As a medical procedure, hip replacement has been common for several hundred years. Recently, advances in technology have sped up the actual surgery and recovery process. There have also been improvements in the design of the hip devices. However, the rush to make these improvements has led to some alarming risks.
For example, metal-on-metal hip devices are showing up with huge failure rates. This issue has become so severe that it has caught the attention of the U.S. Food and Drug Administration. The FDA has conducted surveys that have found metal-on-metal hip implants can lead to a long string of health risks. In some extreme cases, the need for new surgery is required.
Understanding the Metal-on-Metal Device
Before the creation of the metal-on-metal hip implant, the most common type of device was made of ceramic or a metal ball that fit into a plastic socket. The problem with the metal-on-metal device is that when the components of the joint rub together it could release micro amounts of the metal. In other words, anytime you would walk, run or even cross the room you could be releasing toxins into your system. The result of those toxins can lead to soft tissue damage. This in turn can generate chronic pain, device failure, and complications requiring surgery. Those metal fragments can also get into your blood stream and travel throughout your body causing all kinds of problems.
Metal-on-Metal Device Complications
The following is a list of possible symptoms associated with metal-on-metal hip device failure:
- Pain in the hip region.
- Swelling of your thighs, legs, and ankles.
- Diminished capacity to walk.
- General numbness.
- Increased noises such as clicking, grinding, and popping during movement.
If you are experiencing any of these symptoms, you should contact your orthopedic doctor as soon as possible. The next call you make should be to an experienced lawyer specializing in defective medical products.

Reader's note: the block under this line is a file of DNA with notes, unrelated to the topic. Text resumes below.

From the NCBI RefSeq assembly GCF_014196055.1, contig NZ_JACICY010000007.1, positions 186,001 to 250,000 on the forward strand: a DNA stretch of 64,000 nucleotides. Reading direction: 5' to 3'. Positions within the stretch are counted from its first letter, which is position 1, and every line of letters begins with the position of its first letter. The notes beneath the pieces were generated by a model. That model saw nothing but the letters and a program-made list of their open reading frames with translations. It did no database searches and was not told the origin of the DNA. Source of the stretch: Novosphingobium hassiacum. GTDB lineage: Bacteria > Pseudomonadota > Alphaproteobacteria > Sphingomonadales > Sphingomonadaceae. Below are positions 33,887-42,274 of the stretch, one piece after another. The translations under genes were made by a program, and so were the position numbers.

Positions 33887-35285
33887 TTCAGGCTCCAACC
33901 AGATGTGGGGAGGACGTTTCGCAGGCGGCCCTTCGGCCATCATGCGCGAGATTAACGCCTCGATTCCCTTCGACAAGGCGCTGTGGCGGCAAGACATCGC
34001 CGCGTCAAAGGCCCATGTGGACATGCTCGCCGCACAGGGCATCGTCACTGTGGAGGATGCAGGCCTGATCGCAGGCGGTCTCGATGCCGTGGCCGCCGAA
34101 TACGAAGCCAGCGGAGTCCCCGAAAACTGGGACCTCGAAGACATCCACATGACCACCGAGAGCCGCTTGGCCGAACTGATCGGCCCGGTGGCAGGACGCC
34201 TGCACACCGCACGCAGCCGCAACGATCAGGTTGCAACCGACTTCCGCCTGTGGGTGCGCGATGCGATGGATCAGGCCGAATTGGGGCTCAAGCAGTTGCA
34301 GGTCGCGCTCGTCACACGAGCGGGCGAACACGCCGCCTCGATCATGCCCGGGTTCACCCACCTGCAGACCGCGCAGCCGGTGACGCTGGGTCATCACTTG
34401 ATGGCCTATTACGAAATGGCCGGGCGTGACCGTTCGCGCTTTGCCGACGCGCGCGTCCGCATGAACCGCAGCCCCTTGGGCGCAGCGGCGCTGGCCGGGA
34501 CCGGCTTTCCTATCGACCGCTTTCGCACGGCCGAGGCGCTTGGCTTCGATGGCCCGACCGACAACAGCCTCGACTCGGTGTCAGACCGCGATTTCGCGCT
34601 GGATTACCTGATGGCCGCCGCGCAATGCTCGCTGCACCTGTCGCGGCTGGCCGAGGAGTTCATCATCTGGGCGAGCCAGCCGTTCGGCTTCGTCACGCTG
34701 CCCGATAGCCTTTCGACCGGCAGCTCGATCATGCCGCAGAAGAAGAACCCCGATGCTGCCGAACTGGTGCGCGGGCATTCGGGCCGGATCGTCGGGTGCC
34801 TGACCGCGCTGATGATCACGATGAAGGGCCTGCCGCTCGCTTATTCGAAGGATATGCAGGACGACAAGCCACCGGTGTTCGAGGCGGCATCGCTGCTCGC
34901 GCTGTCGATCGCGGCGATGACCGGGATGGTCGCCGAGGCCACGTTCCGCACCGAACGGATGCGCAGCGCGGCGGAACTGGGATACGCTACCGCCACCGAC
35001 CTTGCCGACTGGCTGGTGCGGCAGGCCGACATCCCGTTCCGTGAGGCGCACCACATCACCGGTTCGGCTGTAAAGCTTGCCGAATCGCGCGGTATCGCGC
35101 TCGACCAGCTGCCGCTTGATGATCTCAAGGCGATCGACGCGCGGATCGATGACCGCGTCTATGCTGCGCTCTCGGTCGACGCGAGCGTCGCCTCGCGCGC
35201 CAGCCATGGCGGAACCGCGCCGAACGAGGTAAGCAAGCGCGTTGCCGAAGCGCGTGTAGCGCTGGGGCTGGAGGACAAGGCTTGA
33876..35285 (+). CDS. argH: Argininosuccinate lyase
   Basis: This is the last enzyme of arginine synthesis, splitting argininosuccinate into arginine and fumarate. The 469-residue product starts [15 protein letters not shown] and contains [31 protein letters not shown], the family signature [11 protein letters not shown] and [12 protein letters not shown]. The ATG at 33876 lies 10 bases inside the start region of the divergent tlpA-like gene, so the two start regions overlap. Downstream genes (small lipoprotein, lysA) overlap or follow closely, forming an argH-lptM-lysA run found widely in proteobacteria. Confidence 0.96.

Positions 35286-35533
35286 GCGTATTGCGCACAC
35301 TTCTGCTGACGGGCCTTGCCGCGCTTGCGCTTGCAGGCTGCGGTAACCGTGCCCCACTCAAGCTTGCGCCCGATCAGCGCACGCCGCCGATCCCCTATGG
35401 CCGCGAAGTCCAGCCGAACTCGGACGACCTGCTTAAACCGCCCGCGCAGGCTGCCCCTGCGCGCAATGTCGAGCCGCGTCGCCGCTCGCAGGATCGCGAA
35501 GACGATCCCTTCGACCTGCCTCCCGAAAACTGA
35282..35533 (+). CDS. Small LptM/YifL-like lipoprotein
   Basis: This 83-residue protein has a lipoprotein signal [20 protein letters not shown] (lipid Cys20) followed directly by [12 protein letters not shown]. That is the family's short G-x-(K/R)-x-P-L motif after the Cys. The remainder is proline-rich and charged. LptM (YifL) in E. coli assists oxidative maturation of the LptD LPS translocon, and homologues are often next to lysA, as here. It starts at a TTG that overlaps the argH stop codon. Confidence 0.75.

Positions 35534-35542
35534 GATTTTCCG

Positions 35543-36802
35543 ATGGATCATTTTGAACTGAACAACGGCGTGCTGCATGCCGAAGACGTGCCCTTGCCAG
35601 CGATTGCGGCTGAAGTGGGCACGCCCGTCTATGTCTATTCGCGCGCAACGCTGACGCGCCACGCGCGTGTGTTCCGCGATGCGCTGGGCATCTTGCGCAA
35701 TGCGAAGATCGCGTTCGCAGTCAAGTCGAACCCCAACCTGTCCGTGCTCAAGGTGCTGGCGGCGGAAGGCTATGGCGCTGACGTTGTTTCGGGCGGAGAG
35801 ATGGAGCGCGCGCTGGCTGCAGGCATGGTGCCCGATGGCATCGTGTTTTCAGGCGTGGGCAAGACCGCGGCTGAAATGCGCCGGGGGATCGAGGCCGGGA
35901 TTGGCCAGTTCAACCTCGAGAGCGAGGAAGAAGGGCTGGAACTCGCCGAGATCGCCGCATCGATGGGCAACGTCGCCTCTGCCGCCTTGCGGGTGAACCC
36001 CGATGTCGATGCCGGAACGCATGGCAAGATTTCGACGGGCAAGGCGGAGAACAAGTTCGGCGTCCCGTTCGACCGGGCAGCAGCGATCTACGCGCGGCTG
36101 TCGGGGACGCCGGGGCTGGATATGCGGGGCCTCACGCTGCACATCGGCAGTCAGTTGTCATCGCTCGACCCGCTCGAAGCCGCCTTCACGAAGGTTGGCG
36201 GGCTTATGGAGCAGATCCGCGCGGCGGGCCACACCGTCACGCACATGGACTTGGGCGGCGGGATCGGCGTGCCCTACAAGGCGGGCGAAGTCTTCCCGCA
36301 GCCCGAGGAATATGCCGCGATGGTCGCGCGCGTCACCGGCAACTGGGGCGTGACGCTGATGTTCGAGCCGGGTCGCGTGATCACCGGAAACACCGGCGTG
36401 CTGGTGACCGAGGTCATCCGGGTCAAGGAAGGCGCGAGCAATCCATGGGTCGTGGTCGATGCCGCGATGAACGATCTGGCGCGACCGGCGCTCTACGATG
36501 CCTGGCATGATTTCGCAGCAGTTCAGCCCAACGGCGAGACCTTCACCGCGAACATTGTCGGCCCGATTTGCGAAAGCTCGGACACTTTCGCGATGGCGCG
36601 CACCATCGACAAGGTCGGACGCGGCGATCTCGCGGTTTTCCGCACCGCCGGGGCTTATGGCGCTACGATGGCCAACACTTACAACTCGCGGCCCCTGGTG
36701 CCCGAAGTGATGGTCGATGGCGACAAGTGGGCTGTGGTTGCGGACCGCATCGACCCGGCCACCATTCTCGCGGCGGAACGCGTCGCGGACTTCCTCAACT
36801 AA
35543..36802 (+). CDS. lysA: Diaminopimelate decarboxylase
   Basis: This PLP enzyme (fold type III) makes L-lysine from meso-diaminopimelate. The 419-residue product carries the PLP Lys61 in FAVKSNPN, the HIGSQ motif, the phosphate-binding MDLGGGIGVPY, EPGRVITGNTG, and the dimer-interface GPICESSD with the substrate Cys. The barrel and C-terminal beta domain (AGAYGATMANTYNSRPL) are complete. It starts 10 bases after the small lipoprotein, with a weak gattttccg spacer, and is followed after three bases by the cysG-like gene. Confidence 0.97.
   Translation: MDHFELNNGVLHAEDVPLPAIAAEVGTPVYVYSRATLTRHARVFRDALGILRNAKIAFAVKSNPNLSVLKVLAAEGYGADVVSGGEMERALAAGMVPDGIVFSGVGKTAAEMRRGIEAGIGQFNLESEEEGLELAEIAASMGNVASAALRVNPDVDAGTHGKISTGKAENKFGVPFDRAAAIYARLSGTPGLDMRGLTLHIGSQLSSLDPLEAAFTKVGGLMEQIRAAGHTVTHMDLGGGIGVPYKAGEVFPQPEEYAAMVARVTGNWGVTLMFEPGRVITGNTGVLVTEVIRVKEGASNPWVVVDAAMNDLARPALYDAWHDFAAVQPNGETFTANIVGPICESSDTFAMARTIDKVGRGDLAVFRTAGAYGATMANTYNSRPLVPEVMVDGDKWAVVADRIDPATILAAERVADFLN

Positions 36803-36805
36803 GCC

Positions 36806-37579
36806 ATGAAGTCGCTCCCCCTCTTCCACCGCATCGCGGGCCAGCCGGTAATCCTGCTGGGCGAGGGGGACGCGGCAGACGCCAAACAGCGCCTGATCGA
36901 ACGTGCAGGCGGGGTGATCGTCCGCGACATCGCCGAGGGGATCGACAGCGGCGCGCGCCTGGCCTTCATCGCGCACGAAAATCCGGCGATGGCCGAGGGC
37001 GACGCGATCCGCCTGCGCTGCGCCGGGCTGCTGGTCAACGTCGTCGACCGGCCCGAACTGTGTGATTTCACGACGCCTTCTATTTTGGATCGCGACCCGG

The problems associated with metal-on-metal hip devices translate into the need to provide patients with compensation for their pain and suffering. This will require the services of a skilled attorney who understands the nature of these ailments and who has gone up against the manufacturer’s insurance company.
The first step is to gather the evidence. Your new attorney will be in close contact with your doctor to obtain all the information about your surgery and recovery. They could also recommend a second orthopedic surgeon to provide an objective opinion of your case.
Once all of the documentation has been gathered, your attorney will file a formal complaint with the manufacturer. This is when that company’s insurance adjuster will get involved. That adjuster will want to review the documentation and interview you. During those early depositions, you’ll be describing all the pain you’ve been having since your surgery. If it is shown that the device is indeed at fault, then your lawyer will attempt to negotiate a settlement.
Often, the manufacturer would like to avoid the negative publicity associated with a formal lawsuit. This is why they might settle out of court.
However, if the manufacturer refuses to settle, your lawyer can move forward with the lawsuit. This will require both sides to present their evidence in front of a jury. You’ll probably have to testify again, but you’ll be asked the same questions as were presented in your deposition. The jury will determine the outcome of your case. You might find that when an insurance company sees your resolve to move forward with the lawsuit, then they will be willing to settle.
Your lawyer will be by your side throughout this entire process. You’ll have to be patient as these matters take time. However, the precedent for settlements has been established. If you are suffering from a defective metal-on-metal hip replacement, then talk with a lawyer who can help get you compensation.